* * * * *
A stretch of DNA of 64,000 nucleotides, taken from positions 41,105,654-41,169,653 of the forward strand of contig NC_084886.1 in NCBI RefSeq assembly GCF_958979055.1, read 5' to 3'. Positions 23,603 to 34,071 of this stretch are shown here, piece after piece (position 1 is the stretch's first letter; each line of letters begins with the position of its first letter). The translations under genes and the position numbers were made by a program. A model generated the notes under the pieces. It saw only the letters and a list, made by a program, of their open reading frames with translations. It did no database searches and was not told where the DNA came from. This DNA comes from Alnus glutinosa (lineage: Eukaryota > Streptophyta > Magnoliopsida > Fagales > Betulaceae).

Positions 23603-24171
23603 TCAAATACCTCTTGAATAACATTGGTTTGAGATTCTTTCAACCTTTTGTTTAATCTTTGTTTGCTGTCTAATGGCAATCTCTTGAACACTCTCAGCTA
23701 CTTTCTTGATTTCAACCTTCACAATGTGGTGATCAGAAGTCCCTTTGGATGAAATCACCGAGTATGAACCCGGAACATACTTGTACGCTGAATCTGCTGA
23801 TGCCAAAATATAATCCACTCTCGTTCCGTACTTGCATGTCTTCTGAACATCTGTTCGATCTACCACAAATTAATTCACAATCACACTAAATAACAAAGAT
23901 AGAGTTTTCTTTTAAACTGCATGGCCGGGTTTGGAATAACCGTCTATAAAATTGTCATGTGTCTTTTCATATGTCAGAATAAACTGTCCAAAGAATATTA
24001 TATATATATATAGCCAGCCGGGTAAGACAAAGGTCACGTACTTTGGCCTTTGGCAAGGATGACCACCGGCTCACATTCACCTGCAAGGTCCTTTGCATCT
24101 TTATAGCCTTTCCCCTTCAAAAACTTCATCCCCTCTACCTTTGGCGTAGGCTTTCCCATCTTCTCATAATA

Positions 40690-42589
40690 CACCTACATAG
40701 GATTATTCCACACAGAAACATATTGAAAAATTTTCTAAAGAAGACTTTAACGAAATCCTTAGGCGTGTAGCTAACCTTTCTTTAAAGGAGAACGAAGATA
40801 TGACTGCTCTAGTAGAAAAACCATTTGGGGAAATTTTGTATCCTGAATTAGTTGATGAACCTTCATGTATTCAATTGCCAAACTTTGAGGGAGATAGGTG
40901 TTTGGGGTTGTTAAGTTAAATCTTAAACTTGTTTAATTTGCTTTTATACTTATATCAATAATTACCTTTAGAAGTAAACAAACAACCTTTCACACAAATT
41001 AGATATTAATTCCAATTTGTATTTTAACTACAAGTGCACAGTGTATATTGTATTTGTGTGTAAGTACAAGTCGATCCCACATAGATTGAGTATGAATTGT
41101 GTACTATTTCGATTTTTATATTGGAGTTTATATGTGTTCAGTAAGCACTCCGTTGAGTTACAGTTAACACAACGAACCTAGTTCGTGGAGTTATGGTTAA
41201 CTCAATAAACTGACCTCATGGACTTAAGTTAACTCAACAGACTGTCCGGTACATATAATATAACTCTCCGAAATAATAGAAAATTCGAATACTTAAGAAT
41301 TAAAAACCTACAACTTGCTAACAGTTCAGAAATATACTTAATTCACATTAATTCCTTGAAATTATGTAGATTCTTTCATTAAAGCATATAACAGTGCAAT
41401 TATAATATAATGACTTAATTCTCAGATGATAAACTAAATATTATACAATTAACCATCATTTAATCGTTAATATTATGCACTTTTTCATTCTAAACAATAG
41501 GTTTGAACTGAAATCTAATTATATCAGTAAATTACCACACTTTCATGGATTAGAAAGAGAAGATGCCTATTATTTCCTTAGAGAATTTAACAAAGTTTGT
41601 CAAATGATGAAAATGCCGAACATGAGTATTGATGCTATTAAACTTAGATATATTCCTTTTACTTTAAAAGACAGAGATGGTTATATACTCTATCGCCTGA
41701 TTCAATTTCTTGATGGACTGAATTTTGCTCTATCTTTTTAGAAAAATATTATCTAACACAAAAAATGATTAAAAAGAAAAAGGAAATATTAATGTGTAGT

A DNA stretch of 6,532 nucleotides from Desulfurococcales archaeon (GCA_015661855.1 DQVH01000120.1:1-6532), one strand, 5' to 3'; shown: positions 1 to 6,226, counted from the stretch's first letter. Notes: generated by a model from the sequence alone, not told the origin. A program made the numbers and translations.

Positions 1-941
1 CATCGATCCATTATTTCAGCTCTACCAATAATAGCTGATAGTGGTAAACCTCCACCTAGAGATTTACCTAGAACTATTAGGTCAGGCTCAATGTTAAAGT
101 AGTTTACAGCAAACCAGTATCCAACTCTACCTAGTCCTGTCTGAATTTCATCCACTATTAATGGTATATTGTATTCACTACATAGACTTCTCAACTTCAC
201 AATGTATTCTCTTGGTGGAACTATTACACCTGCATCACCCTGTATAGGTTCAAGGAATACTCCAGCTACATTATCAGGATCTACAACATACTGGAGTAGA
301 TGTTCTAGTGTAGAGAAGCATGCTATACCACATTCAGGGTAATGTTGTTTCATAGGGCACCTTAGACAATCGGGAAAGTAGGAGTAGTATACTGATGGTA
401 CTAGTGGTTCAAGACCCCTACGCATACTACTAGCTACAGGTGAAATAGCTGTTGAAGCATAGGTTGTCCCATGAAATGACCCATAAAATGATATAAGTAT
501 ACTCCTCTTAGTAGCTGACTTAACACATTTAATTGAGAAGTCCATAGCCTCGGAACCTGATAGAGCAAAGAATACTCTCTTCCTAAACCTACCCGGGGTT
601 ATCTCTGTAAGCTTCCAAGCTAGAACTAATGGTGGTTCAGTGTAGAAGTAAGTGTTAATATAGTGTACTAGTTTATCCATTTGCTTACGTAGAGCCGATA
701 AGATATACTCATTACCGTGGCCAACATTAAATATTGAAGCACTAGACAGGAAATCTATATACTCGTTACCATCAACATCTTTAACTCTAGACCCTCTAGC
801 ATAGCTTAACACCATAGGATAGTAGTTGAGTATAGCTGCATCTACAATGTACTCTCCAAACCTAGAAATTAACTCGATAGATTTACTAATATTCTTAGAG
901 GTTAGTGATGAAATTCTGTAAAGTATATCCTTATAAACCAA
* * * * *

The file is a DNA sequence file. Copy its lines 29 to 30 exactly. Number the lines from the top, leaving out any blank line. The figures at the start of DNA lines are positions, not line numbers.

501 ACTCCTCTTAGTAGCTGACTTAACACATTTAATTGAGAAGTCCATAGCCTCGGAACCTGATAGAGCAAAGAATACTCTCTTCCTAAACCTACCCGGGGTT
601 ATCTCTGTAAGCTTCCAAGCTAGAACTAATGGTGGTTCAGTGTAGAAGTAAGTGTTAATATAGTGTACTAGTTTATCCATTTGCTTACGTAGAGCCGATA